The Opioid Crisis: An Epidemic Years in the Making


The current opioid epidemic is the deadliest drug crisis in American history. Overdoses, fueled by opioids, are the leading cause of death for Americans under 50 years old — killing roughly 64,000 people last year, more than guns or car accidents, and doing so at a pace faster than the H.I.V. epidemic did at its peak.

President Trump declared the opioid crisis a “public health emergency” on Thursday, though he did not release additional funding to address it. Had he declared it a “national emergency,” as he promised to do in August, it would have led to the quick allocation of federal funds.

The New York Times has been covering the outbreak — from when it started bubbling up in towns around the United States years ago to now, as it decimates communities and families.

Here is a roundup of our best reporting on the epidemic, including short answers to hard questions about it.

Snapshots of a Public Health Crisis

A team of reporters went inside the epidemic, from New England to “safe injection” areas in the Pacific Northwest, to explore the experiences of addicts and those trying to stem the tide. “I don’t know how I’m alive, honestly,” one Massachusetts woman said. Here are their stories.

Even babies are affected by the crisis, with a surge of newborns dependent on opioids. CreditTy Wright for The New York Times

The youngest members of society have not been exempt from the crisis. Toddlers and young children are increasingly being found unconscious or dead after consuming an adult’s drugs, and a surge of opioid-dependent newborns has forced doctors to rethink treatment.

The Numbers

Our reporters have been deciphering and providing context to masses of data about the many and varied ways opioids are affecting Americans.

How overdose deaths rippled across the United States.CreditHaeyoun Park and Matthew Bloch/The New York Times

Illustrated in a series of maps, here’s how overdose deaths rippled across the United States from 1999 to 2014, along with a breakdown of the large concentration of deaths in regions like Appalachia and the Southwest.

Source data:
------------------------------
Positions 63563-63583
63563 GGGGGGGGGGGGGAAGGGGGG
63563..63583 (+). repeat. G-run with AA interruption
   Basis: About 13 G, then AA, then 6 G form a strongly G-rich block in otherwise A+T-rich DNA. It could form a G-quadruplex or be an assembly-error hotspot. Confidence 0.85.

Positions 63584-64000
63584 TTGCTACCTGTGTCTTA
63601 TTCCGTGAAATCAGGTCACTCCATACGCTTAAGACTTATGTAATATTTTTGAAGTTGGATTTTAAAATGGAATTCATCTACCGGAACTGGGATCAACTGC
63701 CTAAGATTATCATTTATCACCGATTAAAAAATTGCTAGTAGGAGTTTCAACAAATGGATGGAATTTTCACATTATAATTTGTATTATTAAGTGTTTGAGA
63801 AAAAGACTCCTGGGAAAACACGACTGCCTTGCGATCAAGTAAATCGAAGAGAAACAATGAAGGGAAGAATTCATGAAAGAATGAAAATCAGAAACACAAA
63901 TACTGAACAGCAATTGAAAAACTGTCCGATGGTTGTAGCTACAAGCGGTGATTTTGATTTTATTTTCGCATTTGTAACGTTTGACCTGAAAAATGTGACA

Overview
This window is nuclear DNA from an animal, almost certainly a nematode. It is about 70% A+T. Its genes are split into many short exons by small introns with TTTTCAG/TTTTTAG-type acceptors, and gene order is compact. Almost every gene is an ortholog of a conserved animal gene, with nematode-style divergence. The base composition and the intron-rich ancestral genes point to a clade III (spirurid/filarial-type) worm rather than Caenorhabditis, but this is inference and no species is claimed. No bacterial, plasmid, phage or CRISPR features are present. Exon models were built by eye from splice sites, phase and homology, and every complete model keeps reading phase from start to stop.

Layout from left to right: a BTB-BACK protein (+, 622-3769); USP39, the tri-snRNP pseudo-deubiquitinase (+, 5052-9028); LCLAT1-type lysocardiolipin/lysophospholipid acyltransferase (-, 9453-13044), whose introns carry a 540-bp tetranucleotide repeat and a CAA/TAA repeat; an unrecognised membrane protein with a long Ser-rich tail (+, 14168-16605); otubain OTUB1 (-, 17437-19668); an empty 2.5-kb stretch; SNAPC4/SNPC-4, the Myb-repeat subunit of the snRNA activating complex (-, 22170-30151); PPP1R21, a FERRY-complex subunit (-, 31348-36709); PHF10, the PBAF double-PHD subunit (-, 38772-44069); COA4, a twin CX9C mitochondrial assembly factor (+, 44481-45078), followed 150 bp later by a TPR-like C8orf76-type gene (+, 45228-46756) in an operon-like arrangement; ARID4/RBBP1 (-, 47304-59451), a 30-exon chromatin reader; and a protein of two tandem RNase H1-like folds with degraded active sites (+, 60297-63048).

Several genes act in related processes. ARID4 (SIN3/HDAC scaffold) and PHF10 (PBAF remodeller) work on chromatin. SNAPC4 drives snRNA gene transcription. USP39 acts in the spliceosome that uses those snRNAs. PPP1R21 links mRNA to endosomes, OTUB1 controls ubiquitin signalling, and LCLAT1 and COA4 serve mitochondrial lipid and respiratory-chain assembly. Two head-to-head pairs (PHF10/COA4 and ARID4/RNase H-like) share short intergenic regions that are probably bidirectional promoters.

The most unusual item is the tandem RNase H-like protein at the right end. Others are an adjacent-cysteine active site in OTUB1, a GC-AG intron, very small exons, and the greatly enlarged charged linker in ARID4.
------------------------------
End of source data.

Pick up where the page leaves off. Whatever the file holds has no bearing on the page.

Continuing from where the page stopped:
This interactive quiz aims to provide a deeper understanding of the mounting toll by asking readers to compare drug overdose deaths with other causes of death.

It’s the deadliest drug crisis in American history. It kills about 90 Americans every day. Here are answers to some key questions about the crisis.Published OnCreditImage by Michael Bryant/The Philadelphia Inquirer, via Associated Press

The government’s account of drug deaths in 2016 was the first national data to break down the growth by drug and by state, which revealed that deaths involving synthetic opioids, mostly fentanyls, had risen 540 percent in just three years.

While Mr. Trump fulfilled his vow to add urgency to the rapidly escalating opioid problem, his declaration falls short of the national emergency declaration he had pledged. These are the 28 currently active national emergencies.

Health Care

Drug companies and doctors have been accused of fueling the opioid crisis, but insurers may also be playing a role by making it easier to get opioids than the drugs that treat addiction to them. Here are the findings of our analysis.

A patient had to begin taking a hydrocodone, an opioid, to treat her pain after her insurer changed what it covered.CreditKevin D. Liles for The New York Times

With the soaring death toll, routine autopsies are overwhelming medical examiners everywhere. We spoke to Dr. Thomas A. Andrew of New Hampshire, which had more deaths per capita from synthetic opioids than any other state. Dr. Andrew decided to stop practicing medicine and instead minister to the living about the dangers of drugs. “I’m not an alarmist by nature, but this is not overhyped,” he said.

The Upshot reported on prescription drug monitoring programs, a tool that could be more widely used to fight opioid abuse.

Jails and Justice

Heroin users are filling the country’s jails, but recovering addicts are almost always cut off from their medication while incarcerated. Connecticut, though, is trying something new: a methadone treatment program to help inmates successfully re-enter society. We looked at the conundrums detention centers are facing.

The Times, in collaboration with the PBS series “Frontline,” followed 10 recently released inmates struggling to succeed on the outside.Published On

On Staten Island, prosecutors are leaping into largely uncharted legal terrain to fight the scourge: charging dealers in overdose deaths. And a New York Times Magazine writer traveled to a small town in New Hampshire, where one police officer has been trying to curb the rash of opioid overdoses.

Dealing in the Digital Age

The internet is proving to be a grim tool in the opioid drug trade.

On Reddit, one of the world’s largest online communities, opioid forums have offered a place to buy drugs and find solace for people like Rachel Frazier, who posted on Reddit regularly and dipped into drug-related communities such as “opiates.” She died two weeks after seeking drugs in a forum.

Dealers are embracing the dark web to anonymously send powerful synthetic opioids such as fentanyl to nearly every region of the country. Despite dozens of arrests, new merchants — many of them based in Asia — quickly pop up to fill the void.



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